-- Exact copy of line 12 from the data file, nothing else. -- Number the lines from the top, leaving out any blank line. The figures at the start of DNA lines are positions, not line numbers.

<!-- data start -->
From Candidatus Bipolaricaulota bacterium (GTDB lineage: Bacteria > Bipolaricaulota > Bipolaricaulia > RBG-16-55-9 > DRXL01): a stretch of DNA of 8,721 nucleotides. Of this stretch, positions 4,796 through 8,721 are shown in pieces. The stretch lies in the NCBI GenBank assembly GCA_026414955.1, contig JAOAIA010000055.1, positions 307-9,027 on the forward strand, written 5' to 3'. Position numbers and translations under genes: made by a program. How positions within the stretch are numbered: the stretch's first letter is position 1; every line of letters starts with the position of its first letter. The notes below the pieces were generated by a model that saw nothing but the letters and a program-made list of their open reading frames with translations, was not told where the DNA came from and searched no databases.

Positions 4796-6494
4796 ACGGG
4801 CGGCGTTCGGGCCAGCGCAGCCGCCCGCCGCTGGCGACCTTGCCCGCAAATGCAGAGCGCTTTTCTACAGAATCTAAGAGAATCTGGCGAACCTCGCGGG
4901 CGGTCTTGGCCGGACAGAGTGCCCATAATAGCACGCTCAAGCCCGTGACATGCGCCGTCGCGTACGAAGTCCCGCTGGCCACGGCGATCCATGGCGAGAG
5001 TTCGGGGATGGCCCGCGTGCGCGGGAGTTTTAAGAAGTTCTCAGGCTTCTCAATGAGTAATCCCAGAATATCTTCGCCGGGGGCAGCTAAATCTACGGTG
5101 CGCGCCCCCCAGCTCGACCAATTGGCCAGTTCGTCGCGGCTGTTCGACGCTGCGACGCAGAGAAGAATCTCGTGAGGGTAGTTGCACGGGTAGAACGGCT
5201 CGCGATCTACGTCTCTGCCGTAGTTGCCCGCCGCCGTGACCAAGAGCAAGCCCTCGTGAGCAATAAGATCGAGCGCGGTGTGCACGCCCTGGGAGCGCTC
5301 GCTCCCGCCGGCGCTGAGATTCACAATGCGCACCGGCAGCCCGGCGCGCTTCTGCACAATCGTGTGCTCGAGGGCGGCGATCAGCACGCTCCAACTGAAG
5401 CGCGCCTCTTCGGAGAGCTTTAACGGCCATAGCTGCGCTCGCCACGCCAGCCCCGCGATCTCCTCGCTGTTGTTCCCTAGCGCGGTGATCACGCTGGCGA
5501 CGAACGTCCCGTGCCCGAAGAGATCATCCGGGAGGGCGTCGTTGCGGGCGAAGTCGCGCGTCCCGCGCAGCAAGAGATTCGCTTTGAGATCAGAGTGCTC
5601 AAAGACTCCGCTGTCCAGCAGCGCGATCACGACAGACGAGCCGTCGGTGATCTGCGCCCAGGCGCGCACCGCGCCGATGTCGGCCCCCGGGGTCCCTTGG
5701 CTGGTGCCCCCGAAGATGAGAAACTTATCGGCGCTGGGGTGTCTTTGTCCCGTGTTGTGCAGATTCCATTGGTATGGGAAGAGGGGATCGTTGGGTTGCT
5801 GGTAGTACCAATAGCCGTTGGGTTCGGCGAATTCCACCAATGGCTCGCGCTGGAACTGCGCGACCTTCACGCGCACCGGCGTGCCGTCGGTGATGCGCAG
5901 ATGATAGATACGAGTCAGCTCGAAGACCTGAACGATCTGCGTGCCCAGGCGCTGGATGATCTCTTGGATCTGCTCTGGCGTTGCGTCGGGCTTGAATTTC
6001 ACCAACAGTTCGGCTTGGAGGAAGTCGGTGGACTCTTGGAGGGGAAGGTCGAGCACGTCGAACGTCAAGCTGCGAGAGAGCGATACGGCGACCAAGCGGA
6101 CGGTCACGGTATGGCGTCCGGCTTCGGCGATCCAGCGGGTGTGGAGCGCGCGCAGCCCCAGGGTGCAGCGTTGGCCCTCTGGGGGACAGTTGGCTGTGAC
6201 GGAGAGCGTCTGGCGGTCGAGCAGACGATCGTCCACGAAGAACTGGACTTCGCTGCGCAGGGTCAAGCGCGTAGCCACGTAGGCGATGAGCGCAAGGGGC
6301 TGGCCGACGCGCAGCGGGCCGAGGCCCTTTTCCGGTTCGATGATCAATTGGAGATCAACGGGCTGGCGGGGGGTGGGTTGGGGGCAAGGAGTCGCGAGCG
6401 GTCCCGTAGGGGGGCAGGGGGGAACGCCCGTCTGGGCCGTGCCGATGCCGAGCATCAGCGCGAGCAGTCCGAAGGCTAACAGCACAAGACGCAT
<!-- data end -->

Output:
5601 AAAGACTCCGCTGTCCAGCAGCGCGATCACGACAGACGAGCCGTCGGTGATCTGCGCCCAGGCGCGCACCGCGCCGATGTCGGCCCCCGGGGTCCCTTGG